Halobacterium salinarum
Anthony Gonzalez

Halobacteria are halophilic microorganisms, which means they grow in extremely high salinity environments. This archaeon can act as a good model for some aspects of eukaryotic biology, such as DNA replication, transcription, and translation. Comparing a halophile genome to that of other prokaryotes should give insight into microbial adaptation to extreme conditions.

Of the archaea, Halobacteria are viewed as being involved in the most lateral genetics (gene transfer between domains) and a proof that this transfer does take place.

Halobacterium species are rod shaped and enveloped by a single lipid bilayer membrane surrounded by an S-layer made from the cell-surface glycoprotein. Halobacteria grow on amino acids in aerobic conditions. Although Halobacterium salinarum contains genes for glucose degradation as well as genes for enzymes of a fatty acid oxidation pathway, it does not seem able to use these as energy sources. Even though the cytoplasm retains an osmotic equilibrium with the hyper saline environment, the cell maintains a high potassium concentration. It does this by using many active transporters.

Halobacteria can be found in highly saline lakes such as the Great Salt Lake, the Dead Sea, and Lake Magadi. Halobacterium can be identified in bodies of water by the light-detecting pigment bacteriorhodopsin, which not only provides the archaeon with chemical energy, but gives it a reddish hue as well. An optimal temperature for growth has been observed at 37oC.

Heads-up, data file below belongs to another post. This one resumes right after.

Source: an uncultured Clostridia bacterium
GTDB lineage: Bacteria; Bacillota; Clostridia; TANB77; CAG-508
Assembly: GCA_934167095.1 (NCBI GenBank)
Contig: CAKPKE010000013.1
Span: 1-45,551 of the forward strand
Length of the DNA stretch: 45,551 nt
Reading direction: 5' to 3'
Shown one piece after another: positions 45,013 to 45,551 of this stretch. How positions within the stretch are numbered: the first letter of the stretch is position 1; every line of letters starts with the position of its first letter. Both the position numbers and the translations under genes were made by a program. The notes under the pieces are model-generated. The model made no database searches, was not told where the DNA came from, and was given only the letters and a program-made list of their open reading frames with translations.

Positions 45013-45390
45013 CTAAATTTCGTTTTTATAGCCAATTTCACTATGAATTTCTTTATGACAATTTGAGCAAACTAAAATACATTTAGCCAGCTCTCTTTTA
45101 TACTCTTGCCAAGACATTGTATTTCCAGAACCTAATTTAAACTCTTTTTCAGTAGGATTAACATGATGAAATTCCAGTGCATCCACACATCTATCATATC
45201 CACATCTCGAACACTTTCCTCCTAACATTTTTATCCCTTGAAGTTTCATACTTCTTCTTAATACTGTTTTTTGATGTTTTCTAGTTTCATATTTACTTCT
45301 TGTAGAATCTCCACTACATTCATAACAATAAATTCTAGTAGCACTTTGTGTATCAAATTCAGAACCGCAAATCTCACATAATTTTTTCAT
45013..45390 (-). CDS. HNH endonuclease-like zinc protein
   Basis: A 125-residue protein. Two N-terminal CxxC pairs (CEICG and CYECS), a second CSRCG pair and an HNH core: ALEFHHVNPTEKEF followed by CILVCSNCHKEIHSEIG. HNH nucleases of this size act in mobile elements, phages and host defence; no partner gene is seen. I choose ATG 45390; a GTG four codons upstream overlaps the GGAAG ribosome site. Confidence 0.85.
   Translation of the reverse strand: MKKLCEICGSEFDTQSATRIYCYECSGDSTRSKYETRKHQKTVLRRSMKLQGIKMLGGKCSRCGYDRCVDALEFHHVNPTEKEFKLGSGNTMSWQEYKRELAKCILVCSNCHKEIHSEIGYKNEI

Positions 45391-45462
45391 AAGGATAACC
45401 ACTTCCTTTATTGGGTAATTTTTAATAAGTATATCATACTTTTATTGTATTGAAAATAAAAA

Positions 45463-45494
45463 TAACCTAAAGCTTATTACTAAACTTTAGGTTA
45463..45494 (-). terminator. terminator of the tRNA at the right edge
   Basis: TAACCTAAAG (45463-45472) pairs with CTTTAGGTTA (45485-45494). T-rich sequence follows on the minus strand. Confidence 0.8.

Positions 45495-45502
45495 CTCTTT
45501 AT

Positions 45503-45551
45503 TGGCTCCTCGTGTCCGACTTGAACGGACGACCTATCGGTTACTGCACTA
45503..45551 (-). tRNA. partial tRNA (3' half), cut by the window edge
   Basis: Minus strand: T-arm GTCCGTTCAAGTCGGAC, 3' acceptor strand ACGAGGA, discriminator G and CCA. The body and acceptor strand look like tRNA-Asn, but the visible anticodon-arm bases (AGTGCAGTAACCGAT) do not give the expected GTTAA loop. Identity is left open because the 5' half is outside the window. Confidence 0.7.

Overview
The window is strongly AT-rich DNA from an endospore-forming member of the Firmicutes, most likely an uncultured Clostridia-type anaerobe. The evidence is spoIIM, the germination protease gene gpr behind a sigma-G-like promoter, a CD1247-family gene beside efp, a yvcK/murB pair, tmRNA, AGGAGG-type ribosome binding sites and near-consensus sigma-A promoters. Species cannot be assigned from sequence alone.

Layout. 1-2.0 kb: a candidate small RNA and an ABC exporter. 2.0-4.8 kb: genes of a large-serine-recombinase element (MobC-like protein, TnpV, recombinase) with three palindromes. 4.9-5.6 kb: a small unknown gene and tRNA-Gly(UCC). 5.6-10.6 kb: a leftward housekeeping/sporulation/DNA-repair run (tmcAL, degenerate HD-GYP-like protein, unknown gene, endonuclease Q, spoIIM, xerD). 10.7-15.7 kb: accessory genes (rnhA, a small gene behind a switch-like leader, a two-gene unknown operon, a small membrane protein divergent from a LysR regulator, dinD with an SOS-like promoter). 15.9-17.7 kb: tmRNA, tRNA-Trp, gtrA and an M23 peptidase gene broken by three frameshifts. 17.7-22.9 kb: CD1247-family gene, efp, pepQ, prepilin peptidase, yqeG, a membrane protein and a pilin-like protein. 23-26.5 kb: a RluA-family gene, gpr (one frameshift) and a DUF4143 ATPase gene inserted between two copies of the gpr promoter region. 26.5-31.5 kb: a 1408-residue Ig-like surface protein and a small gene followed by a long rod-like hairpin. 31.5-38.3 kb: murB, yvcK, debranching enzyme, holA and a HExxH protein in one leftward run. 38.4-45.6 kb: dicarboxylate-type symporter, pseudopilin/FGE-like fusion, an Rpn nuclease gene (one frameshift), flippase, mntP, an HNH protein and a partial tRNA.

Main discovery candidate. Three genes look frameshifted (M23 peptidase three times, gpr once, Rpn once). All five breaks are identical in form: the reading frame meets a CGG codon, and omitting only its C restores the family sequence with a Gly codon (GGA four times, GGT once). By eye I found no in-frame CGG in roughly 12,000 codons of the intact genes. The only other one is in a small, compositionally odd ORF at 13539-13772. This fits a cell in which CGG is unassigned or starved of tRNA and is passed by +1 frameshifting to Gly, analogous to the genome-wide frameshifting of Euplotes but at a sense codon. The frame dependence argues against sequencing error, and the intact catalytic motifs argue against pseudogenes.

On an interesting note, however, Halobacteria are a candidate for a life form present on Mars. One of the problems associated with the survival on Mars is the destructive ultraviolet light. Halobacteria have an advantage here. These microorganisms develop a thin crust of salt that can moderate some of the ultraviolet light. Sodium chloride is the most common salt and chloride salts are opaque to short-wave ultraviolet. Their photosynthetic pigment, bacteriorhodopsin, is actually correspondent to the longer wavelength ultraviolet. The obstacle Halobacteria would need to overcome is being able to grow at a low temperature during a presumably short time span when a pool of water could be liquid.

*Disclaimer - This report was written by a student participaring in a microbiology course at the Missouri University of Science and Technology. The accuracy of the contents of this report is not guaranteed and it is recommended that you seek additional sources of information to verify the contents.


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